Despite making 94 appearances for Real Madrid B, things did not work out for you in the first team. Any particular reason why that happened?
Like I told you, there is a big difference between the B team and first team. I was playing in the second division but then I got injured and as a result, I had to stay at Real Madrid for recovery. When I returned from my injury and recovered completely, I could not get many chances to play and as a result, I had to move to Girona. It happened to me and a lot of players.
You are a Madrid-born player who played for Real Madrid and then went on to sign for Girona, which is a Catalan team. Even right now, you are with Llagostera, another club in Catalonia. The divide between Catalans and other parts of Spain is well known. Did this particular dynamic not affect your mind when you chose to sign for a club from Catalonia?
At first, I had the same mindset and thoughts like you are saying right now because when I was in Madrid, I had literally no experience of how life would be in Catalonia, both personally and professionally. However, when I went there, it did not turn out to be problematic at all. At first, some people thought that ‘this is a player from Real Madrid and we are from Catalonia’ but after a couple of games, when they saw me play, they realised I was a good player and meant well.
So, you mean to say that players from Catalonia and even the fans, in general, do not have a dislike towards Madrid? Because reports and incidents suggest that there is quite a rift between these two sections, especially from a players’ perspective. Also, publications like Marca and Mundo Deportivo, due to their obvious dispositions, are loggerheads at each other.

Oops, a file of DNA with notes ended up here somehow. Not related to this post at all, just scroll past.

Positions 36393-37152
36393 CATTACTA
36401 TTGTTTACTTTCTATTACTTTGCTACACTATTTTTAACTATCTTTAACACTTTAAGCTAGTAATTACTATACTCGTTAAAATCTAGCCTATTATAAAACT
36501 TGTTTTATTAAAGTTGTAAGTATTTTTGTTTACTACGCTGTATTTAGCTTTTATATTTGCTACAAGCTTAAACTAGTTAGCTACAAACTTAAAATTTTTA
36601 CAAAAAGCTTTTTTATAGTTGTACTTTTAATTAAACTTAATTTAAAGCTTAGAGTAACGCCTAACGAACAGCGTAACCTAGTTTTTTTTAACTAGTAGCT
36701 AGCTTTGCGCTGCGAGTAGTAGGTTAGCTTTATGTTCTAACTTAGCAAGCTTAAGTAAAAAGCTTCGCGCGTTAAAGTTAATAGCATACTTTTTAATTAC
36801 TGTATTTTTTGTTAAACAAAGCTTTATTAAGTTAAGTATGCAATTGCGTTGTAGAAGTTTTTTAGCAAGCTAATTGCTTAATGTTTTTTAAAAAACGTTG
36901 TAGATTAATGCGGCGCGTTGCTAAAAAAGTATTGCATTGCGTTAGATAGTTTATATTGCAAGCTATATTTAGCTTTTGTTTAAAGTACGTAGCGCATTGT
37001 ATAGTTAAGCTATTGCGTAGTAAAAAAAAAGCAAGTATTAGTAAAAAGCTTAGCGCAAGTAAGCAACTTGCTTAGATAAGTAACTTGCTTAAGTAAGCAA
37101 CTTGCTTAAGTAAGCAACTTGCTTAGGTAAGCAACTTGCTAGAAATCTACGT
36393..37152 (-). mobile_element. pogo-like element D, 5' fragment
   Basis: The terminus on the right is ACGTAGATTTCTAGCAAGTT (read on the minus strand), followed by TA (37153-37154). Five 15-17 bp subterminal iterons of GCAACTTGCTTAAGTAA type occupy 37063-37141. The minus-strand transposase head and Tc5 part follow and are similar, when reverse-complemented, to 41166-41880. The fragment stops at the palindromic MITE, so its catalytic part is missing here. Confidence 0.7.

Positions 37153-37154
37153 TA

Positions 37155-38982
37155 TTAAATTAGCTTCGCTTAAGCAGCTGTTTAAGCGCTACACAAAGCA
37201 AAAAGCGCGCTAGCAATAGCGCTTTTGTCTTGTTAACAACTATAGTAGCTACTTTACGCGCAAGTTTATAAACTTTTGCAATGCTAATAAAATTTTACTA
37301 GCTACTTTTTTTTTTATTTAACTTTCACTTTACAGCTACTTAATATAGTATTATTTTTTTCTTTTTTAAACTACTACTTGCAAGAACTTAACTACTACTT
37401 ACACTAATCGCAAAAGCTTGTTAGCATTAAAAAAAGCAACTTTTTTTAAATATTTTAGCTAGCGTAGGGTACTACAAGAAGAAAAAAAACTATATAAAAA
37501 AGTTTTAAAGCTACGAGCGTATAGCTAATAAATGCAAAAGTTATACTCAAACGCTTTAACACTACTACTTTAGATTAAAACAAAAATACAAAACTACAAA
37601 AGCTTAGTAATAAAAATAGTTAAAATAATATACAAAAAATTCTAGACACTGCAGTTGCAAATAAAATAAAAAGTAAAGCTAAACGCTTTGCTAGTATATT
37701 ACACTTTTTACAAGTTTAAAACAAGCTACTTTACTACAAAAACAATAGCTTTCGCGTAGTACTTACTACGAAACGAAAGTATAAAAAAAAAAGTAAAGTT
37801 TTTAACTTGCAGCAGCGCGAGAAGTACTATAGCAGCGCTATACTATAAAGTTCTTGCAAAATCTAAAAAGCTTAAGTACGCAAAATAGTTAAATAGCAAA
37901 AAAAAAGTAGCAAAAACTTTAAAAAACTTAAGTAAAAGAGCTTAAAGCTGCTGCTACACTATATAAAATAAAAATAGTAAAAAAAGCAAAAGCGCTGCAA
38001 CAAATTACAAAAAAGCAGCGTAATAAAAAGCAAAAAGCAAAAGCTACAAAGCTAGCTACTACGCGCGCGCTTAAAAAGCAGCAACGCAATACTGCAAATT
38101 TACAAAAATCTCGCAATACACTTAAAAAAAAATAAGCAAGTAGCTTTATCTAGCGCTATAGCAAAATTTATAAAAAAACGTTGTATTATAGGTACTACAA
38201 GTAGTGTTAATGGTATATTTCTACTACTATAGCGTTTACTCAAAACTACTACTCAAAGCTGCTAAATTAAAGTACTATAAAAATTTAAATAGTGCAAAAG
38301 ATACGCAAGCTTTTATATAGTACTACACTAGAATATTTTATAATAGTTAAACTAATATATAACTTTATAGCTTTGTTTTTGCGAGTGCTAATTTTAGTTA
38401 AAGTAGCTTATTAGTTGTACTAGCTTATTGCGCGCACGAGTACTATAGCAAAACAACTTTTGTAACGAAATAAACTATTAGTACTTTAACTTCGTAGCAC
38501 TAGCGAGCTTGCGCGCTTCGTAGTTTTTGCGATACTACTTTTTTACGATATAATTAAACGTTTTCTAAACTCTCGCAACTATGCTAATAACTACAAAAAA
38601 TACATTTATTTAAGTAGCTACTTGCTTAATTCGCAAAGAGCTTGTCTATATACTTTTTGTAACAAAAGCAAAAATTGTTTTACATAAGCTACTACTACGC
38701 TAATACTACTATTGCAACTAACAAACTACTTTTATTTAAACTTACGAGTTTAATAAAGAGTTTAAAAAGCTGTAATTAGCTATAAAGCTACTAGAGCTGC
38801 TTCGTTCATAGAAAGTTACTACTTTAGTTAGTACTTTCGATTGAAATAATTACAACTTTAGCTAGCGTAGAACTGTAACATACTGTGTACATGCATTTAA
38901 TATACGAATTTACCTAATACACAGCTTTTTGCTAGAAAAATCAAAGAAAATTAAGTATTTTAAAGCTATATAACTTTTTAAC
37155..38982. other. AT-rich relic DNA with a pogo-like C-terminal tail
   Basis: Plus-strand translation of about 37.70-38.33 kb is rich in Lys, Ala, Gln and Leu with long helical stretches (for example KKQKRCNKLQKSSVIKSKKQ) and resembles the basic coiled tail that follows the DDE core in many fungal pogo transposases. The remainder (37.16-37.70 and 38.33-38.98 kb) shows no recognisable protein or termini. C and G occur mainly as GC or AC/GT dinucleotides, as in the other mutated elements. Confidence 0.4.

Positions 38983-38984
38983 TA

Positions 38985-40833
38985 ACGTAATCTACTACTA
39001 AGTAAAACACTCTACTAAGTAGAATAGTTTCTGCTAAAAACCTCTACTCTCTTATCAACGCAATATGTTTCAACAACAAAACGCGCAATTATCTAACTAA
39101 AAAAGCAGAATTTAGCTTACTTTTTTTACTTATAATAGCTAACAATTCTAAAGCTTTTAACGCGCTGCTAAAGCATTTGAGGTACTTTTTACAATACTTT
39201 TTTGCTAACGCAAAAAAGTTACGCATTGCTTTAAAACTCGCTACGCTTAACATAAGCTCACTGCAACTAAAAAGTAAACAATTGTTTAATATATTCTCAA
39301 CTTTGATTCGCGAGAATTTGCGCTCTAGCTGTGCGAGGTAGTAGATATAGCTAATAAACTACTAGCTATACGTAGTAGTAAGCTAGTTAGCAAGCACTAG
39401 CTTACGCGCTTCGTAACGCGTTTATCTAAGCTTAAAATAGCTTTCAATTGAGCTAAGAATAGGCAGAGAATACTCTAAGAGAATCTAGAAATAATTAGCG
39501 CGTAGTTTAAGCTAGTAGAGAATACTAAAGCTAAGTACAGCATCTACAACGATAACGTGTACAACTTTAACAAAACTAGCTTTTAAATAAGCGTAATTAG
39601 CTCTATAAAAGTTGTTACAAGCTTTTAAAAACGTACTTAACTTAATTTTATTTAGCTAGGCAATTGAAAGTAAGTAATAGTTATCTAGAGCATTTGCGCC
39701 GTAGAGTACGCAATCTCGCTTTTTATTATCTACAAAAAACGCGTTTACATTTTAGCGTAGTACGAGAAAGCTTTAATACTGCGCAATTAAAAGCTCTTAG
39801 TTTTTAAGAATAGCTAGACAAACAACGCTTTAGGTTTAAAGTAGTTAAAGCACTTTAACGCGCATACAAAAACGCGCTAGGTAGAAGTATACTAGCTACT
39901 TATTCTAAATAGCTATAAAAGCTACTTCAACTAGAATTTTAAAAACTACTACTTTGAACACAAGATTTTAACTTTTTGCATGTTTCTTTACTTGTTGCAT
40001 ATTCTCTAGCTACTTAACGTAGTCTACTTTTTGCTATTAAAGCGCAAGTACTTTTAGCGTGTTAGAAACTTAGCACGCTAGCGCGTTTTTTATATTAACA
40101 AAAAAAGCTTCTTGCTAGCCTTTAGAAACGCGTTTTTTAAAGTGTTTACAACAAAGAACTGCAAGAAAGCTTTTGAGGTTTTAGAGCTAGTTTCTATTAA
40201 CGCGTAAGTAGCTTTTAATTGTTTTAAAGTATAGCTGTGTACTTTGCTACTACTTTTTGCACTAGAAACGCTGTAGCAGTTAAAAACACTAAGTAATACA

I think all these things have to do more with politics than anything else because in Spain when you are a football player, you do not have that type of problem at all. Obviously, like you said, publications in both regions are constantly trying to have a go at each other. But this is because of internal politics and rivalries. I, personally, did not feel anything like that. Even when i was playing in my junior days alongside Cesc Fabregas (another Catalan), we did not have any such inhibitions. We were young players trying to enjoy the game.
When you were growing up as a youngster, which footballer did you idolise?
I wanted to be like Pep Guardiola, who was a top class central midfielder for Barcelona. From Real Madrid, I really liked Redondo, another top class defensive midfielder. At present, I think Sergio Busquets is the best player in his position.
What is the biggest difference between the level of football in Spain and India according to you?
I think the biggest difference is the pace of the games because the intensity in Spain is quite high. But I also think that humidity plays a huge role. There are a lot of tactical differences as well. For example, you will find huge spaces on the field in India, something I noticed during the game, whereas it is hard to find that kind of space in Spain.
You talk about the tactical differences. Are players at academies in Spain and Europe trained tactically on a drawing board for the development of footballing acumen?
Absolutely, I think teaching tactics is critical for a player’s progress and career. Another big difference I think between players in India and other countries, especially from Europe, is of the managers because I remember when I was at the Real Madrid academy, I had great coaches and they helped me developed my footballing sense. So I think if players in India get exposed to good coaching from an early age, it would be hugely beneficial.
Is there a huge difference between how Gianluca Zambrotta manages a side as opposed to Spanish coaches you have played under, considering the fact that he is Italian?
No, I think Gianluca Zambrotta is a bit different as compared to the regular Italian managers because he has played outside his home country. He has played for Barcelona and that experience helps tremendously. Also, I think football is changing tremendously and teams in Italy are not what they used to be.